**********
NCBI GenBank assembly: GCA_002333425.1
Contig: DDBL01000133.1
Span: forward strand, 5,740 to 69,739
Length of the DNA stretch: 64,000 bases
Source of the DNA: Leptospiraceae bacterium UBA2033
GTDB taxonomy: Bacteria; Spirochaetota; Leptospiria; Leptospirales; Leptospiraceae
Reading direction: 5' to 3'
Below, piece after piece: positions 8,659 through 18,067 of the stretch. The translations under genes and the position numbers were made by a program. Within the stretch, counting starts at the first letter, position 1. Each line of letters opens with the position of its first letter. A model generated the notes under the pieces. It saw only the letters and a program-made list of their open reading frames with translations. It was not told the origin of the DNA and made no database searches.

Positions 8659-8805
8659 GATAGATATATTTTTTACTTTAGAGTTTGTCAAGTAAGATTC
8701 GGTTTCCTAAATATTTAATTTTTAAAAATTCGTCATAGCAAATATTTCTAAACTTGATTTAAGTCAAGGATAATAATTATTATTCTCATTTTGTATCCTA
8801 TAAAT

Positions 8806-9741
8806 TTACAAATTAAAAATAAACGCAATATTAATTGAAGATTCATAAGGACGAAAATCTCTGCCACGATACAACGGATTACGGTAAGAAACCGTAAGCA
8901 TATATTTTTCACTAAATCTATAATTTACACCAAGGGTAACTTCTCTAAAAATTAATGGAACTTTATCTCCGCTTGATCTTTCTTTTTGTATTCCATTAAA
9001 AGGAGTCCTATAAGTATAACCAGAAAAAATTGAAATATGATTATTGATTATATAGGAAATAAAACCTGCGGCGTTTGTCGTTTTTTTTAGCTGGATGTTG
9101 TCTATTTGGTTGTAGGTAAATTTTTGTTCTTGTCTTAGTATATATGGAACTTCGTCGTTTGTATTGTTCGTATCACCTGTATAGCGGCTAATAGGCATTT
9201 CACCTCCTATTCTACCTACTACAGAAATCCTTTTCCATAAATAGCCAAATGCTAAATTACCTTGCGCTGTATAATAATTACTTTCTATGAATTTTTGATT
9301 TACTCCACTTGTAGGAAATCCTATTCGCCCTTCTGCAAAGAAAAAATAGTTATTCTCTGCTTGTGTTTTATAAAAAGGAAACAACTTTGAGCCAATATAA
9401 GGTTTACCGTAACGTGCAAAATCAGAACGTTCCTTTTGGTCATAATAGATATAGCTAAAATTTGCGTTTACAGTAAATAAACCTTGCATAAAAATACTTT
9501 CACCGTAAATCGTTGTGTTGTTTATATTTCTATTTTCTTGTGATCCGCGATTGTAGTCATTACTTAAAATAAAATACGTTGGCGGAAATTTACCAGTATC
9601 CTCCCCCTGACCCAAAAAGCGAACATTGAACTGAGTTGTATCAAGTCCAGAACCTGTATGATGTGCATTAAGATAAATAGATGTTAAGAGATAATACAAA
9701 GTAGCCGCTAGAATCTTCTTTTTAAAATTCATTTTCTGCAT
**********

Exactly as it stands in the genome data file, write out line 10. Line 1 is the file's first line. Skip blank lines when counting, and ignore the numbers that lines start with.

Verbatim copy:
8659 GATAGATATATTTTTTACTTTAGAGTTTGTCAAGTAAGATTC